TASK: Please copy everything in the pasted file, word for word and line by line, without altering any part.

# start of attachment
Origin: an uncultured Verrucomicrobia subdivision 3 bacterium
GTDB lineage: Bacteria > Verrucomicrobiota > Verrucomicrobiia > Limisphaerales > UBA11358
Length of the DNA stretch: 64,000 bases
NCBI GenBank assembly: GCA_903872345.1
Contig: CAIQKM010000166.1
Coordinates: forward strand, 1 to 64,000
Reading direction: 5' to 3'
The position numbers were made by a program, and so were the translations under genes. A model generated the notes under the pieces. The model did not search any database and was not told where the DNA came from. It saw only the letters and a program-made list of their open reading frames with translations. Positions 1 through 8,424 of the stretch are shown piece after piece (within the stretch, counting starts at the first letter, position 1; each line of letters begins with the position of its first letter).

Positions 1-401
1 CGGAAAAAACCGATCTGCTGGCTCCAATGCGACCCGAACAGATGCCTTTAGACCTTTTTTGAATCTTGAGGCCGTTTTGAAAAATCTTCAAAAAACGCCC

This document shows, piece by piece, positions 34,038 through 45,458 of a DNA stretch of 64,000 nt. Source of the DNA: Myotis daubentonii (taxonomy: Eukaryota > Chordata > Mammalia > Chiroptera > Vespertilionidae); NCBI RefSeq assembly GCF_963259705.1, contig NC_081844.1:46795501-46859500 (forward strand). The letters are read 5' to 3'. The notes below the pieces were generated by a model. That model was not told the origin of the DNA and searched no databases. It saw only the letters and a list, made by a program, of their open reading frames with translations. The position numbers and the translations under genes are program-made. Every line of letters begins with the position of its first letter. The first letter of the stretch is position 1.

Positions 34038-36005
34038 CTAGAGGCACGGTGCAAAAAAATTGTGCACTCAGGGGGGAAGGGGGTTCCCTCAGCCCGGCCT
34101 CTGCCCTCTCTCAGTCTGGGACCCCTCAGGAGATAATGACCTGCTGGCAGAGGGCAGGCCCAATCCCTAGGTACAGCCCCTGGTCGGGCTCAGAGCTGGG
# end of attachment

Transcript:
Origin: an uncultured Verrucomicrobia subdivision 3 bacterium
GTDB lineage: Bacteria > Verrucomicrobiota > Verrucomicrobiia > Limisphaerales > UBA11358
Length of the DNA stretch: 64,000 bases
NCBI GenBank assembly: GCA_903872345.1
Contig: CAIQKM010000166.1
Coordinates: forward strand, 1 to 64,000
Reading direction: 5' to 3'
The position numbers were made by a program, and so were the translations under genes. A model generated the notes under the pieces. The model did not search any database and was not told where the DNA came from. It saw only the letters and a program-made list of their open reading frames with translations. Positions 1 through 8,424 of the stretch are shown piece after piece (within the stretch, counting starts at the first letter, position 1; each line of letters begins with the position of its first letter).

Positions 1-401
1 CGGAAAAAACCGATCTGCTGGCTCCAATGCGACCCGAACAGATGCCTTTAGACCTTTTTTGAATCTTGAGGCCGTTTTGAAAAATCTTCAAAAAACGCCC

This document shows, piece by piece, positions 34,038 through 45,458 of a DNA stretch of 64,000 nt. Source of the DNA: Myotis daubentonii (taxonomy: Eukaryota > Chordata > Mammalia > Chiroptera > Vespertilionidae); NCBI RefSeq assembly GCF_963259705.1, contig NC_081844.1:46795501-46859500 (forward strand). The letters are read 5' to 3'. The notes below the pieces were generated by a model. That model was not told the origin of the DNA and searched no databases. It saw only the letters and a list, made by a program, of their open reading frames with translations. The position numbers and the translations under genes are program-made. Every line of letters begins with the position of its first letter. The first letter of the stretch is position 1.

Positions 34038-36005
34038 CTAGAGGCACGGTGCAAAAAAATTGTGCACTCAGGGGGGAAGGGGGTTCCCTCAGCCCGGCCT
34101 CTGCCCTCTCTCAGTCTGGGACCCCTCAGGAGATAATGACCTGCTGGCAGAGGGCAGGCCCAATCCCTAGGTACAGCCCCTGGTCGGGCTCAGAGCTGGG